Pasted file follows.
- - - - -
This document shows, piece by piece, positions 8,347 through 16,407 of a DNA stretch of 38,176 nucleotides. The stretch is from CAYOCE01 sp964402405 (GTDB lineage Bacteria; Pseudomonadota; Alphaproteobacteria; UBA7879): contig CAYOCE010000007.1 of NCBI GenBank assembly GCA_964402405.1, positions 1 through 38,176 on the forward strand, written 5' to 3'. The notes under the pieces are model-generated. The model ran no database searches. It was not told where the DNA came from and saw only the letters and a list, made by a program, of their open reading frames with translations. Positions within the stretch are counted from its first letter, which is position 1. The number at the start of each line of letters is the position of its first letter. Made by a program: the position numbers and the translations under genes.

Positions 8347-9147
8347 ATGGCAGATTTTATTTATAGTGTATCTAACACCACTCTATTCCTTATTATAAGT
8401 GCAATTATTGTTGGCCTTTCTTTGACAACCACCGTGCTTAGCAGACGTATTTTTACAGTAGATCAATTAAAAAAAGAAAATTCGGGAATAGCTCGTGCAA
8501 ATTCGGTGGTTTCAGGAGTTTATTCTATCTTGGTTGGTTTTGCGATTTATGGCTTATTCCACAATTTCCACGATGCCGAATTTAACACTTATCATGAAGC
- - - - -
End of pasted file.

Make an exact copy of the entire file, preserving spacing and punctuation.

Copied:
This document shows, piece by piece, positions 8,347 through 16,407 of a DNA stretch of 38,176 nucleotides. The stretch is from CAYOCE01 sp964402405 (GTDB lineage Bacteria; Pseudomonadota; Alphaproteobacteria; UBA7879): contig CAYOCE010000007.1 of NCBI GenBank assembly GCA_964402405.1, positions 1 through 38,176 on the forward strand, written 5' to 3'. The notes under the pieces are model-generated. The model ran no database searches. It was not told where the DNA came from and saw only the letters and a list, made by a program, of their open reading frames with translations. Positions within the stretch are counted from its first letter, which is position 1. The number at the start of each line of letters is the position of its first letter. Made by a program: the position numbers and the translations under genes.

Positions 8347-9147
8347 ATGGCAGATTTTATTTATAGTGTATCTAACACCACTCTATTCCTTATTATAAGT
8401 GCAATTATTGTTGGCCTTTCTTTGACAACCACCGTGCTTAGCAGACGTATTTTTACAGTAGATCAATTAAAAAAAGAAAATTCGGGAATAGCTCGTGCAA
8501 ATTCGGTGGTTTCAGGAGTTTATTCTATCTTGGTTGGTTTTGCGATTTATGGCTTATTCCACAATTTCCACGATGCCGAATTTAACACTTATCATGAAGC